`decreases`annotation in the specification of the method

`setLiteral`shown above. The variant counts the number of variables that have not yet been set, and it is guaranteed to decrease strictly at every recursion step, without ever becoming negative, thereby ensuring a machine-checked proof of termination.

#### 4.2.4. The Method `revertLastDecisionLevel`

`positiveLiteralsToClauses`and

`negativeLiteralsToClauses`. Its signature and specification are:

methodrevertLastDecisionLevel()requiresvalid();requires0 ≤ decisionLevel;

modifies‘assignmentsTrace, ‘decisionLevel, truthAssignment, trueLiteralsCount, falseLiteralsCount, traceDLEnd;

ensuresdecisionLevel =old(decisionLevel) - 1;ensuresassignmentsTrace =old(assignmentsTrace) -old(getDecisionLevel(decisionLevel));ensuresvalid();ensures∀ i • 0 ≤ i ≤ decisionLevel ==>old(getDecisionLevel(i)) = getDecisionLevel(i);ensuresdecisionLevel > −1 ==> traceDLStart[decisionLevel] < traceDLEnd[decisionLevel];

#### 4.3. Proof of the Main Algorithm

`solve`method in the file

`solver/solver.dfy`, which is specified as follows:

methodsolve()returns(result : SATUNSAT)requiresformula.valid();requiresformula.decisionLevel > −1 ==> formula.traceDLStart[formula.decisionLevel] < formula.traceDLEnd[formula.decisionLevel];

modifiesformula.truthAssignment, formula.traceVariable, formula.traceValue, formula.traceDLStart, formula.traceDLEnd, formula‘decisionLevel, formula‘assignmentsTrace, formula.trueLiteralsCount, formula.falseLiteralsCount;

ensuresformula.valid();ensuresold(formula.decisionLevel) = formula.decisionLevel;ensuresold(formula.assignmentsTrace) = formula.assignmentsTrace;ensures∀ i • 0 ≤ i ≤ formula.decisionLevel ==>old(formula.getDecisionLevel(i)) = formula.getDecisionLevel(i);ensuresformula.decisionLevel > −1 ==> formula.traceDLStart[formula.decisionLevel] < formula.traceDLEnd[formula.decisionLevel];

ensuresresult.SAT? ==> formula.validValuesTruthAssignment(result.tau);ensuresformula.countUnsetVariables(formula.truthAssignment[..]) = formula.countUnsetVariables(old(formula.truthAssignment[..]));

ensuresresult.SAT? ==> formula.isSatisfiableExtend(formula.truthAssignment[..]);ensuresresult.UNSAT? ==> ¬formula.isSatisfiableExtend(formula.truthAssignment[..]);

decreasesformula.countUnsetVariables(formula.truthAssignment[..]), 1;

`solve`and

`step`. The implementation of the method

`solve`closely follows Algorithm 1:

(some helper assertions are elided for brevity).methodsolve()returns(result : SATUNSAT) // [...] specification elided {varhasEmptyClause :bool:= formula.getHasEmptyClause();if(hasEmptyClause) {returnUNSAT; }varisEmpty :bool:= formula.getIsEmpty();if(isEmpty) { result := SAT(formula.truthAssignment[..]);returnresult; }varliteral := formula.chooseLiteral(); result := step(literal,true);if(result.SAT?) {returnresult; } result := step(literal,false);returnresult; }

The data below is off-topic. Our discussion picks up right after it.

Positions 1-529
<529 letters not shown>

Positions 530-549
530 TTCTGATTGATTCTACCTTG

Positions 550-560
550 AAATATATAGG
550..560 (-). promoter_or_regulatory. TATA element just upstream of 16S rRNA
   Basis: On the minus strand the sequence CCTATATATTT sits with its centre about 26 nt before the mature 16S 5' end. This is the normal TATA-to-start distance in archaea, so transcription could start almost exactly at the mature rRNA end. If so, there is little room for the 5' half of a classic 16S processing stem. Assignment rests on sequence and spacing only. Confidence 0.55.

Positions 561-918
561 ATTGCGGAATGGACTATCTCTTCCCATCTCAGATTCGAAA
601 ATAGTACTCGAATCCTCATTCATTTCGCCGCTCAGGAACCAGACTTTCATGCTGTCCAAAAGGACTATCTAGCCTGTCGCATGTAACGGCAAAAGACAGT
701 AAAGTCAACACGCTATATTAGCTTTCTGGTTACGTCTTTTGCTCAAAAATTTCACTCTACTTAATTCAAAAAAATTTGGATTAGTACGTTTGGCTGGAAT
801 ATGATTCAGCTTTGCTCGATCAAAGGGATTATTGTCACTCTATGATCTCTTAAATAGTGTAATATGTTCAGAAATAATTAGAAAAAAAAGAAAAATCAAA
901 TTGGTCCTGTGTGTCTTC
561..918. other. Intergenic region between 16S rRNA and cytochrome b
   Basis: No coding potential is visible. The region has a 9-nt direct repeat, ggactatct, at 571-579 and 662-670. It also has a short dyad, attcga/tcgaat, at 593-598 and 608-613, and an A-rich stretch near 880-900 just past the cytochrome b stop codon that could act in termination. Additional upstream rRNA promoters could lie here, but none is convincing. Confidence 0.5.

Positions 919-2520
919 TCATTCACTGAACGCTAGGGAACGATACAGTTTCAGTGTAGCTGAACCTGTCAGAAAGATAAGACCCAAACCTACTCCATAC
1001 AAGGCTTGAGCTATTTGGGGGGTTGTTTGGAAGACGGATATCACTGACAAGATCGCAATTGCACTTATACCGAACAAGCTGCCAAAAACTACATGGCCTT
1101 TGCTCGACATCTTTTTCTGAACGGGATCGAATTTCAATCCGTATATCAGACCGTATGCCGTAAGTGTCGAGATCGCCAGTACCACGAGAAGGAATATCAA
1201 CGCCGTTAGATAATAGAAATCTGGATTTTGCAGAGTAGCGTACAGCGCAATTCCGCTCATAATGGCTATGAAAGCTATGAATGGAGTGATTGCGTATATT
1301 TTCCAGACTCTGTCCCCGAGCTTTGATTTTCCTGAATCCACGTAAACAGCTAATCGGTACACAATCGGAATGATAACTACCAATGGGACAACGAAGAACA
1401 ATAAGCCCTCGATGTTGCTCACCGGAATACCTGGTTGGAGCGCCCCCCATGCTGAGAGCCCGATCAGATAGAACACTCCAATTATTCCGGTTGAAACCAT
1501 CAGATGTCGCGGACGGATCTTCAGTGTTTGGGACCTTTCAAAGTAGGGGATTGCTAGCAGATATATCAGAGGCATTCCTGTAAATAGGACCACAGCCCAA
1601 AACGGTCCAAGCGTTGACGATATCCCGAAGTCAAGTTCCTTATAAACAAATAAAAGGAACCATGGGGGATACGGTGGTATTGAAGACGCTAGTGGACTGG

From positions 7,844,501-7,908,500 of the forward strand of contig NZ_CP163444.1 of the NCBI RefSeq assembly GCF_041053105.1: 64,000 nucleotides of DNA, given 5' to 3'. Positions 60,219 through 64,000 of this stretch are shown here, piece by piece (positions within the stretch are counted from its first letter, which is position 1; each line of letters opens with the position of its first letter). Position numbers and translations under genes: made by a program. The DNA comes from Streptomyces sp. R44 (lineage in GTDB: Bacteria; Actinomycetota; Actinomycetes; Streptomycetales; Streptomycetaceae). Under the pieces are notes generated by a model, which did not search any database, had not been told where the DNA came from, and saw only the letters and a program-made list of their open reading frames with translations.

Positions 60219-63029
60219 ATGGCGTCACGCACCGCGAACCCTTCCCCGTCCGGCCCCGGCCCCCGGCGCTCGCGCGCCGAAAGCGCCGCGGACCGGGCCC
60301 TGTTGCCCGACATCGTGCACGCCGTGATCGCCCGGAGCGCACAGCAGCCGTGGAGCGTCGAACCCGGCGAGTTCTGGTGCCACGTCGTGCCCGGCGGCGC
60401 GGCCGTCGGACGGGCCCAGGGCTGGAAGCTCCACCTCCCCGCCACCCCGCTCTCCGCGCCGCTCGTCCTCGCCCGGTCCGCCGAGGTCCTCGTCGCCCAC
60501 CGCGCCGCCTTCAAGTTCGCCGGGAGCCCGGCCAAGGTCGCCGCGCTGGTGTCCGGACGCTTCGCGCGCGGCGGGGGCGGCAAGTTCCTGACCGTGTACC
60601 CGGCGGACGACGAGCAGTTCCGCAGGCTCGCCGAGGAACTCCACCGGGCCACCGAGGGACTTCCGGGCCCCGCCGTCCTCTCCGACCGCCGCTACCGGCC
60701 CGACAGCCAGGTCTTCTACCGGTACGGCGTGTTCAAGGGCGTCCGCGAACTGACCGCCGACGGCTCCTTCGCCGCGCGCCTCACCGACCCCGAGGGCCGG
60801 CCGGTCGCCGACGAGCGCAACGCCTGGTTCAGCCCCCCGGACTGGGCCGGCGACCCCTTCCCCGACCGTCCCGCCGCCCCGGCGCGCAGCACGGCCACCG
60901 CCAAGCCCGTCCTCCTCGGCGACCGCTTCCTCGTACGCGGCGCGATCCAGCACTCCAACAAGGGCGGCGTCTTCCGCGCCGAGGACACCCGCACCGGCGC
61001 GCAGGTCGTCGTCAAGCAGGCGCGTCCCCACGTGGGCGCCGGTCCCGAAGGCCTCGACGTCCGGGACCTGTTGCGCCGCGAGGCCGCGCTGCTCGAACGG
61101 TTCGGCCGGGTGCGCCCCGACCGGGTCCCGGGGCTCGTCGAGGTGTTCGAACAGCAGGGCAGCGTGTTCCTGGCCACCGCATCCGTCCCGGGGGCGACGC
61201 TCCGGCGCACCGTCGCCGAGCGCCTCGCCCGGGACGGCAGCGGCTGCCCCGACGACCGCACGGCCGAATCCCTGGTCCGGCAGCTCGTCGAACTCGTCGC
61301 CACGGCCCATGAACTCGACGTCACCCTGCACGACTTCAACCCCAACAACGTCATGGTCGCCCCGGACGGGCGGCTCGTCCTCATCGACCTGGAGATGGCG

`step`method, for efficiency reasons: only the clauses that have a chance of becoming unit after setting the value of the chosen literal are inspected. An initial unit propagation that takes into account all clauses is also performed just before the method

`solve`is called.

`step`method is to set the value of the literal, perform unit propagation, and then call the method

`solve`recursively. The reason that we need a separate method, called

`step`, is to have a uniform specification for both the case where the literal is set to true and the case where it is set to false. The implementation of the

`step`method can be seen in Section 5.

`solve`first checks whether the current truth assignment trivially makes the formula true or false and it simply returns

`SAT`or

`UNSAT`in these cases.

`chooseLiteral`method. This method implements the variable ordering heuristic that we have discussed earlier. It chooses the literal that occurs most frequently in the clauses of the formula with the fewest unset literals among the clauses that are not yet satisfied. It returns the negation of this literal. The idea behind this heuristic is to speed up the algorithm by making clauses unit as quickly as possible.

`solve`method starts the search process by first setting the literal to true and then, if needed, to false. It achieves this in a modular fashion by calling the method

`step`, which sets the literal to the given boolean value and performs unit propagation using the previously described method

`setLiteral`. The method

`step`calls the method

`solve`recursively. At the end, it reverts the assignments. The specification of the

`step`methods closely follows the specification of the

`solve`method:

methodstep(literal : Int32.t, value :bool)returns(result : SATUNSAT)requiresformula.valid();requiresformula.decisionLevel < formula.variablesCount - 1;requiresformula.decisionLevel > −1 ==> formula.traceDLStart[formula.decisionLevel] < formula.traceDLEnd[formula.decisionLevel];requires¬formula.hasEmptyClause();requires¬formula.isEmpty();requiresformula.validLiteral(literal);requiresformula.getLiteralValue(formula.truthAssignment[..], literal) = -1;

modifiesformula.truthAssignment, formula.traceVariable, formula.traceValue, formula.traceDLStart, formula.traceDLEnd, formula‘decisionLevel, formula‘assignmentsTrace, formula.trueLiteralsCount, formula.falseLiteralsCount;

ensuresformula.valid();ensures old(formula.decisionLevel) = formula.decisionLevel;ensures old(formula.assignmentsTrace) = formula.assignmentsTrace;ensures∀ i • 0 ≤ i ≤ formula.decisionLevel ==>old(formula.getDecisionLevel(i)) = formula.getDecisionLevel(i);ensuresformula.decisionLevel > −1 ==> formula.traceDLStart[formula.decisionLevel] < formula.traceDLEnd[formula.decisionLevel];